How Mail-in Ballots Conspiracy Was Hatched Against Lincoln’s Re-election In 1864

In 1864, the most elaborate mail-in ballots election conspiracy in American history was discovered. The plot was hatched against Abraham Lincoln’s re-election.


How Mail-in Ballots Conspiracy Was Hatched Against Lincoln’s Re-election In 1864
How Mail-in Ballots Conspiracy Was Hatched Against Lincoln’s Re-election In 1864

The Process

When Orville Wood traveled to Baltimore in the fall of 1864, he had no idea that he would be able to uncover one of the most elaborate election conspiracy in American history.

Wood was initially a merchant in the northeastern corner of New York. He was a supporter of Abraham Lincoln and was tasked form his hometown to “look after the local ticket.”

All the legislators of New York had established the mail in voting system for the state in April. The intention was ensuring the suffrage of troops while they battled with the Confederate Army.

These troops would assign their power of attorney on slips along with four signatures: of the voter, the person approved as a recipient, an observer to the signed affidavit accompanied with a fellow officer.

All of these documents would be sealed in an envelop and shipped back to be counted as the final vote. This was the general process that was outlined. But Wood found out that the challenge that it would offer was immense.

The Investigation

Wood arrived at Fort McHenry in Baltimore to pay a visit to the 91st New York Regiment. This was done on the suggestion of an army captain who said that there had been some “checker playing” in gathering soldiers’ mail-in ballots. These rumours led Wood to the office of Moses Ferry in Baltimore.

Ferry was selected by the New York Gov. Horatio Seymour so that he could help in overseeing the voting process for New York’s enlisted men.

As Wood entered Ferry’s office, he had to somehow gain his trust. He did this by depicting himself as a strong supporter of Lincoln’s opponent, George McClellan. On this occasion, Ferry told Wood, that the votes from New York’s 91st Regiment had been tallied in a way that 400 were reserved for McClellan and 11 for Lincoln.

The Mail-in Ballots Conspiracy

They ran a scheme in addition to the operations being carried out in D.C. and Baltimore, this scheme touched New York. Wood asked to personally deliver these fraudulent ballots, but Ferry said they would have to receive final approval from his colleague in Washington – Edward Donahue Jr.

Mail-in Ballots Conspiracy
A 1864 sketch by William Waud of Pennsylvania soldiers voting. (Library of US Congress)

Donahue received rosters of soldiers from military officials and law enforcement members. A letter from Gen. J.A. Ferrell read, “Inclosed in this package you will find tickets, also a list of names of the actual residents of Columbia County, now members of the 128th Regiment. With my best wishes for your success.”

Albany Sheriff H. Cromdell’s letter offered to send additional men for assistance in Baltimore. The letter conveyed, “All is well here, and we are confident of complete success. It is unnecessary to say that all here have entire confidence in your skill and abetting, and hope you like your help.”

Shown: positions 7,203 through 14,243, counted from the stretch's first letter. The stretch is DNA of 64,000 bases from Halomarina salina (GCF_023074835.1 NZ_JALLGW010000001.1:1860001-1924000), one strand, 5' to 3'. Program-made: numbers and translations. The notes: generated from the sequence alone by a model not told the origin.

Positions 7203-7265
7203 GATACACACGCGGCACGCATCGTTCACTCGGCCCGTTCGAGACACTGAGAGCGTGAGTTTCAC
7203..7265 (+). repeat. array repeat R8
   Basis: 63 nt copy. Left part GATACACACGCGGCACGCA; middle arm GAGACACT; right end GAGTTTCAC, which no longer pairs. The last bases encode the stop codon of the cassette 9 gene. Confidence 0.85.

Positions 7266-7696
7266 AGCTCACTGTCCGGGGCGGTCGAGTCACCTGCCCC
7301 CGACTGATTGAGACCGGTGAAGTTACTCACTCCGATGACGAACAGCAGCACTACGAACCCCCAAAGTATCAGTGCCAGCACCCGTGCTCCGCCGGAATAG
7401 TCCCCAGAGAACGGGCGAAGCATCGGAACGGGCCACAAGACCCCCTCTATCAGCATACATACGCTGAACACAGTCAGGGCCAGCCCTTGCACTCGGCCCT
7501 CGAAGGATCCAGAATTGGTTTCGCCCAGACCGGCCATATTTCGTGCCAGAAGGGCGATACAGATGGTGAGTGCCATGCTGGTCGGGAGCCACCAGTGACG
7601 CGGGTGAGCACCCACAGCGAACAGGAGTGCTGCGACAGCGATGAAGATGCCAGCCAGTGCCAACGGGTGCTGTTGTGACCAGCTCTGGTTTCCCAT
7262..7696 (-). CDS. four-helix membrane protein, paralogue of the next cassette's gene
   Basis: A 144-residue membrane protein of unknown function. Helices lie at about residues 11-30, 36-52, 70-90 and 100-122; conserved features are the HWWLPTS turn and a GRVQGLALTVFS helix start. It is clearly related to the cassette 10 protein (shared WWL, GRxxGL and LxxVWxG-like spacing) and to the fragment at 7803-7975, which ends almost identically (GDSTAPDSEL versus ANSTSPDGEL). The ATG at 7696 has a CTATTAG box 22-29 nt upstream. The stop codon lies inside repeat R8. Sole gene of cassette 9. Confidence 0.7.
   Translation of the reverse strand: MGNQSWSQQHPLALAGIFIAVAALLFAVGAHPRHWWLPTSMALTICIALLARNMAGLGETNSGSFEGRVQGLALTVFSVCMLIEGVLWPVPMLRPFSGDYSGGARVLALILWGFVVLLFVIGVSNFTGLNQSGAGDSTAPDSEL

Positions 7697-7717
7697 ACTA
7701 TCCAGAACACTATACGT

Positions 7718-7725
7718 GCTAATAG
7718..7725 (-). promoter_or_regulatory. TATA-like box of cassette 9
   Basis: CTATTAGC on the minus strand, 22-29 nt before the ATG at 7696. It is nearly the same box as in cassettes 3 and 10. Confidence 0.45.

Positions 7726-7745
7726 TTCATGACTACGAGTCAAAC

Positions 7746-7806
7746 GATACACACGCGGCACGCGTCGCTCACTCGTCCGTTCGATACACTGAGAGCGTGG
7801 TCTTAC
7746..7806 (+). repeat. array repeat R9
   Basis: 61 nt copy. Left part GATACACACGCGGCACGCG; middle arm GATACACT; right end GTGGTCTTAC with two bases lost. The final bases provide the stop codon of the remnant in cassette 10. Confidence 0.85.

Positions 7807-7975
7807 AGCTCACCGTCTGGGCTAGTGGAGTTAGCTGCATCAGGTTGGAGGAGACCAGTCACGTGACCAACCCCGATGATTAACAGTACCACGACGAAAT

In Ferry’s office, a list of 400 names that belonged to the sick and wounded soldiers was discovered. Ferry joked about the roster that “Dead or alive, they all had cast a good vote.”
Ferry, Donahue and all their fellow conspirators were overjoyed to find humor in their work.

One of them mocked the outcry that the abolitionist newspapers were expected to reveal, after the corruption of the election. They even bragged about their past success in being able to fix local elections back home.

The Military Commission

The men were engaged in a conspiracy to ship the crates of fraudulent votes back to New York. But their scheme was shortly considered over. Wood reported this operation to the authorities.

On the morning of Oct. 27, 1864, which was just two weeks before the election, Ferry and Donahue stood for trial before a military commission. On that same day, Ferry offered a full confession and offered the names of all the other people involved in the scheme.

The Confession

Ferry offered a full confession that same day, even offering up the names of others involved in the mail-in ballots conspiracy. Donahue proved more of a challenge.

After the first trial day, a New York Times’ reporter wrote:

“The honest electors of the state of New York have escaped an extensive and fearful fraud, a fraud in keeping with the proclivities of the party in whose behalf it was initiated, but one that, if unexposed might have subverted the honest will of the people and left the state and the nation at the mercy of those who would make peace with rebellion and fellowship with traitors.”

There were arrests being made in New York and Washington as Donahue came back for the trial. Donahue begged for mercy; he was a newly married young man without any previous records.

The Judgement

The commission that oversaw Ferry and Donahue’s trial recommended life in prison for the two men who sought to corrupt the election by mail. The president, who would soon be slain, approved.

The judge advocate responded saying that, Donahue had committed one of the most gigantic frauds ever undertook in America – “a fraud which, if it shall be successful, will, in my opinion, have produced a disruption of our entire country, and our war for the preservation of the Union will be practically at an end and futile”]

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